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Sci Rep. 2017 Feb 10;7:42336. doi: 10.1038/srep42336.

Factors associated with aberrant imprint methylation and oligozoospermia.

Author information

1
Department of Informative Genetics, Tohoku University Graduate School of Medicine, 2-1 Seiryo-cho, Aoba-ku, Sendai, 980-8575, Japan.
2
Laboratory of Animal Reproduction and Development, Graduate School of Agricultural Science, Tohoku University, 1-1 Amamiya-machi, Tsutsumidori, Aoba-ku, Sendai, 981-8555, Japan.
3
Department of Development and Environmental Medicine, Tohoku University Graduate School of Medicine, Sendai, 980-8575, Japan.
4
St. Luke Clinic, Oita, 870-0823, Japan.
5
Departments of Obstetrics and Gynecology, Tohoku University Graduate School of Medicine, Sendai, 980-8574, Japan.

Abstract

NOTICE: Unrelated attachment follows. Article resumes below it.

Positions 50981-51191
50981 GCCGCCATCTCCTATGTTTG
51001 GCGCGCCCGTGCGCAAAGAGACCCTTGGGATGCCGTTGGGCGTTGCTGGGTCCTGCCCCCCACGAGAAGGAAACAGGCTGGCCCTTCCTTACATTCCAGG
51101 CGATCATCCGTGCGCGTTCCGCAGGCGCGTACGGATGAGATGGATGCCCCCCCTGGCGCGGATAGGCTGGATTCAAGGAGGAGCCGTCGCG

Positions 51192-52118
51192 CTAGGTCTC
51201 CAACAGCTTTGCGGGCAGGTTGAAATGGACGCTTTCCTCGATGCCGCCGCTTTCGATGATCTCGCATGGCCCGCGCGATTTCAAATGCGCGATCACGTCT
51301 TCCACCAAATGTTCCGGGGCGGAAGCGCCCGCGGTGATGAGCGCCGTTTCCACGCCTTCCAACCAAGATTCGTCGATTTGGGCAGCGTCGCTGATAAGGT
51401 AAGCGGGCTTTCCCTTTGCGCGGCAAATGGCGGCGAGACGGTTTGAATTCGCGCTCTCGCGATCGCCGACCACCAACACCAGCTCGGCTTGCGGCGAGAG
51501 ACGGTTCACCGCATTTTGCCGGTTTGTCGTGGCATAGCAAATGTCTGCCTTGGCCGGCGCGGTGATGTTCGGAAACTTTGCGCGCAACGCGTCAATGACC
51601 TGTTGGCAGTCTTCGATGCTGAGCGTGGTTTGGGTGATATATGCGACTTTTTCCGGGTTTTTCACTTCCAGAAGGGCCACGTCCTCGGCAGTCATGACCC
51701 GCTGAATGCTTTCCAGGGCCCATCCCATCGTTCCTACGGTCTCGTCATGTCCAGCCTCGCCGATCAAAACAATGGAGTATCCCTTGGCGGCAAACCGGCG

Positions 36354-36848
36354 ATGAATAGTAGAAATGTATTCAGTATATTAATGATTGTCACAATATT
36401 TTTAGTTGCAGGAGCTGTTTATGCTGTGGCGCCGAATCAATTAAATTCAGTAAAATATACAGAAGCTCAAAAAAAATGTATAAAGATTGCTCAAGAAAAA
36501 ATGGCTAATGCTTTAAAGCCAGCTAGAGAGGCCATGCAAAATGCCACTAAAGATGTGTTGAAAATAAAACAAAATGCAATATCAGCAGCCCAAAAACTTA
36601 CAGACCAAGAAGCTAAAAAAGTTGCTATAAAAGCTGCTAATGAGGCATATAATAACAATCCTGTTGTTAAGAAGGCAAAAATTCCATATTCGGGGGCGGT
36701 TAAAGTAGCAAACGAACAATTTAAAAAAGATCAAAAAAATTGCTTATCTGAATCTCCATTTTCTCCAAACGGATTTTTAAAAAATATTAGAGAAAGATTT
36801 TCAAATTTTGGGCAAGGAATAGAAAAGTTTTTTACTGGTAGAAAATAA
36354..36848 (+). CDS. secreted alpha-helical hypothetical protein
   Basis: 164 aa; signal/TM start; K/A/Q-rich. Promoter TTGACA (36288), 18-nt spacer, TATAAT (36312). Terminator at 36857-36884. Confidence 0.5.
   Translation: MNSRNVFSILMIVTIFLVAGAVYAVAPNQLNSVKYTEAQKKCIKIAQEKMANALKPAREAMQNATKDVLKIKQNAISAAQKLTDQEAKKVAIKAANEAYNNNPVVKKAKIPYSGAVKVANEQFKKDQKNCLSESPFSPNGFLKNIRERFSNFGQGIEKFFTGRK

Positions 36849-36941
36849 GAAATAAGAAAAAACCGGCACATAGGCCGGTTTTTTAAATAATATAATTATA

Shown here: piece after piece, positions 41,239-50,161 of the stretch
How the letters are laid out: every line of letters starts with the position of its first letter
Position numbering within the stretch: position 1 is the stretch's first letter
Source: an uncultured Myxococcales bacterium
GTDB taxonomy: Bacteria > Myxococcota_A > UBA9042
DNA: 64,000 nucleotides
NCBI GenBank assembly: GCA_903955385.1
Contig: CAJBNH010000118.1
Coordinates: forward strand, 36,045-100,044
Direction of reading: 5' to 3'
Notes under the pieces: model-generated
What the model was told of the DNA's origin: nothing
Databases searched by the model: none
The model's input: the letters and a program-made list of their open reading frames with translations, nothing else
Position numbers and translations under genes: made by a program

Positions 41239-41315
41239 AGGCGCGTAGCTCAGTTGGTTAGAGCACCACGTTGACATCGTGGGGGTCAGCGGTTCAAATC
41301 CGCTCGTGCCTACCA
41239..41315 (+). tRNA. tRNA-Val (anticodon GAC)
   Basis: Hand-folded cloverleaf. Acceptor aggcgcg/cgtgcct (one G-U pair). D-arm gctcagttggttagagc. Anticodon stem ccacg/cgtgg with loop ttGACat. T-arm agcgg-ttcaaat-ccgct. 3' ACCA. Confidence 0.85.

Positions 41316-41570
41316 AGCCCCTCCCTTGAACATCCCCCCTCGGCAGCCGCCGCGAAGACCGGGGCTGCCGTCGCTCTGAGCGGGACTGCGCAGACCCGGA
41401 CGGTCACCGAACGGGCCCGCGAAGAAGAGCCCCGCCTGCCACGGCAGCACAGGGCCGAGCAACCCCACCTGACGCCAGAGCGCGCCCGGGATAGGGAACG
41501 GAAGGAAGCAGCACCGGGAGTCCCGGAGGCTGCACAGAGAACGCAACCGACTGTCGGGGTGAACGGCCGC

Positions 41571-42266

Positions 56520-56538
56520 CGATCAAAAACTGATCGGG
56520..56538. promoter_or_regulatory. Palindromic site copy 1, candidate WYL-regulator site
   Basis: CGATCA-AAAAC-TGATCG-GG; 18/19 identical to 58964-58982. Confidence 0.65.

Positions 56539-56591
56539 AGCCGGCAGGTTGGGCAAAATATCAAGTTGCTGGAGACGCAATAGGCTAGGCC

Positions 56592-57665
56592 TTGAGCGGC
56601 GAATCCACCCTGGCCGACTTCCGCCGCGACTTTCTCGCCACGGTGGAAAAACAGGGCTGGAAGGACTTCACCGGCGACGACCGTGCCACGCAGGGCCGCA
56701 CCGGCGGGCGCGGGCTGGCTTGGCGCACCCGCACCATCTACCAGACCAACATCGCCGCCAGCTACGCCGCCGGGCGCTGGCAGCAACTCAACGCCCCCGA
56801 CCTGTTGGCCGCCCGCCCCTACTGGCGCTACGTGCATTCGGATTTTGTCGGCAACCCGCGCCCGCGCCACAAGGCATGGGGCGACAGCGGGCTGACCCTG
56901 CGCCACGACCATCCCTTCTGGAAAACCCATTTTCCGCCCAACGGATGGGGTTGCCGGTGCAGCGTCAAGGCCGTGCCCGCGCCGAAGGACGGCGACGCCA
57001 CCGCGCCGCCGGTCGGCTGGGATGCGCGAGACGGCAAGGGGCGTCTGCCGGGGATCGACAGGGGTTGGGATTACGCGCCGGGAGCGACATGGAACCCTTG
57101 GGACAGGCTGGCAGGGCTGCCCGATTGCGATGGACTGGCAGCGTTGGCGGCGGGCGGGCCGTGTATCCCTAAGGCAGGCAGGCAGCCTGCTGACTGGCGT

Disturbingly, the number of patients with oligozoospermia (low sperm count) has been gradually increasing in industrialized countries. Epigenetic alterations are believed to be involved in this condition. Recent studies have clarified that intrinsic and extrinsic factors can induce epigenetic transgenerational phenotypes through apparent reprogramming of the male germ line. Here we examined DNA methylation levels of 22 human imprinted loci in a total of 221 purified sperm samples from infertile couples and found methylation alterations in 24.8% of the patients. Structural equation model suggested that the cause of imprint methylation errors in sperm might have been environmental factors. More specifically, aberrant methylation and a particular lifestyle (current smoking, excess consumption of carbonated drinks) were associated with severe oligozoospermia, while aging probably affected this pathology indirectly through the accumulation of PCB in the patients. Next we examined the pregnancy outcomes for patients when the sperm had abnormal imprint methylation. The live-birth rate decreased and the miscarriage rate increased with the methylation errors. Our research will be useful for the prevention of methylation errors in sperm from infertile men, and sperm with normal imprint methylation might increase the safety of assisted reproduction technology (ART) by reducing methylation-induced diseases of children conceived via ART.

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